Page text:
FITNESS

Increase of the number of colonies

The number of colonies wintered each autumn would be a way to measure the difference in success between the two parts (large and small cell size) of each main group, Elgons and Carniolans. To be counted in the increase would be the colonies that are brought out from the apiaries and the project, a kind of crop. What we measure will thus be the production of new colonies and survival of colonies to the next season, the difference of fitness. If colonies survive to the next season is not only dependent on the varroa and virus levels in the colonies, but also on other circumstances that influence the survival and how a colony thrive, for example other pathogens like nosema and quality of food like pollen throughout the season.

Start and number of years

Instead of starting the project with 5+5 colonies with each type of bees, we have choosen to start from a fewer number of hives and increase the numbers. And we plan to continue the project for at least 3-4 years. We have choosen areas for the test that are low in nectar and pollen sources. That’s also a reason why the number of hives are restricted to five in each part, which makes a total maximum for each type of bees 5+5 colonies, 5 small cell and 5 large cell.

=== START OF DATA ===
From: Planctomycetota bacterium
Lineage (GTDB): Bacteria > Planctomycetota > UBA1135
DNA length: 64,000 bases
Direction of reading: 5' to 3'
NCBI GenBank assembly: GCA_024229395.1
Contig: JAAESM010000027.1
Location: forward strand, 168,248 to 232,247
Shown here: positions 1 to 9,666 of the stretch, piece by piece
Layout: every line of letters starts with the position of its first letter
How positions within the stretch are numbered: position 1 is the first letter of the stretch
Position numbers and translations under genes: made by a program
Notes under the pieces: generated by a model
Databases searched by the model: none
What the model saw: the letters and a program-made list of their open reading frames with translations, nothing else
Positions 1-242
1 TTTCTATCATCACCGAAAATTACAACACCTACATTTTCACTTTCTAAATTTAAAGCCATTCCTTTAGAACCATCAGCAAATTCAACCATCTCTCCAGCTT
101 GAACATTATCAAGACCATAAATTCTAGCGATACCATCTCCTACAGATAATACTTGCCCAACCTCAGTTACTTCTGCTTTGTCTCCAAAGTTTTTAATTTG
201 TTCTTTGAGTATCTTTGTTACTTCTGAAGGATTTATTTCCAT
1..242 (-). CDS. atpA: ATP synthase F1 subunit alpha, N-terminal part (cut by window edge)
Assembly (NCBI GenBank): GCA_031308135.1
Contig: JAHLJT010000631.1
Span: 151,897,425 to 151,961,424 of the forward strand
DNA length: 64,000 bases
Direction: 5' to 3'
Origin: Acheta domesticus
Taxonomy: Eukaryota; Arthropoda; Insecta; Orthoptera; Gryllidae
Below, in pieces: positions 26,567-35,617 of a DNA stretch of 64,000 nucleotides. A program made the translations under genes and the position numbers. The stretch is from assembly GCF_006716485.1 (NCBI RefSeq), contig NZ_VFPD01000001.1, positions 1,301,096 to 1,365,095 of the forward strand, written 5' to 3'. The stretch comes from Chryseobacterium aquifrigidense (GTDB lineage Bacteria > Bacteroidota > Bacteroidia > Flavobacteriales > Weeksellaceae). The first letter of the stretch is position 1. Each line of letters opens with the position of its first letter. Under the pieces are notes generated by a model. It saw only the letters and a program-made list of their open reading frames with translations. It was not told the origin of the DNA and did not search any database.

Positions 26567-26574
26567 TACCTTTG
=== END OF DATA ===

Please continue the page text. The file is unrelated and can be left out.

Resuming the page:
CARNICA

Four Carniolan colonies, all of them being sister queens from a pure bred Carnica/Carniolan stock, were divided in two groups with 30 m between the groups. These groups were placed in a deeply forested area far enough from the Elgon bees. Here it was no farm in the neighborhood, like it is where the Elgon bees are placed. One group was established on Mann Lake’s standard plastic frame, 4.95 mm cell size. The other on Anel plastic frames with 5.5 mm cell size. Frame size medium (448 x 159 m). Hive type well insulated styren plastic boxes.

The Carnica bees 2014-2015

The Carniolan queens we received in 2013 were introduced into Elgon small cell (SC) colonies on 4.9 mm cell size shallow sized frames (448 x 137 mm). The Elgons are adapted to SC during many years and if nurse bees fed and born in SC should be of importance that criterium should then be met for this test. The Carniolans in their homeland could not draw and thus live well on ”SC”. Here they were adapted immediately through this process, but they could not draw wax foundation 4.9 well even though they lived well on 4.9. Probably because they were not genetically adapted to small cells. Mann Lakes 4.9 they could draw well. Probably because of the high plastic cell wall starters which they couldn’t remodel

In 2014 half of the Carniolans got only Mann Lake’s 4.9 (SC), half got Anels 5.5 (large cell, LC). During 2014 they were this way transferred to these two types of frames. Increasing cell size in the LC-group up to 5.5 was no problem either as they were adapted to 5.5 in their genetics before they came here.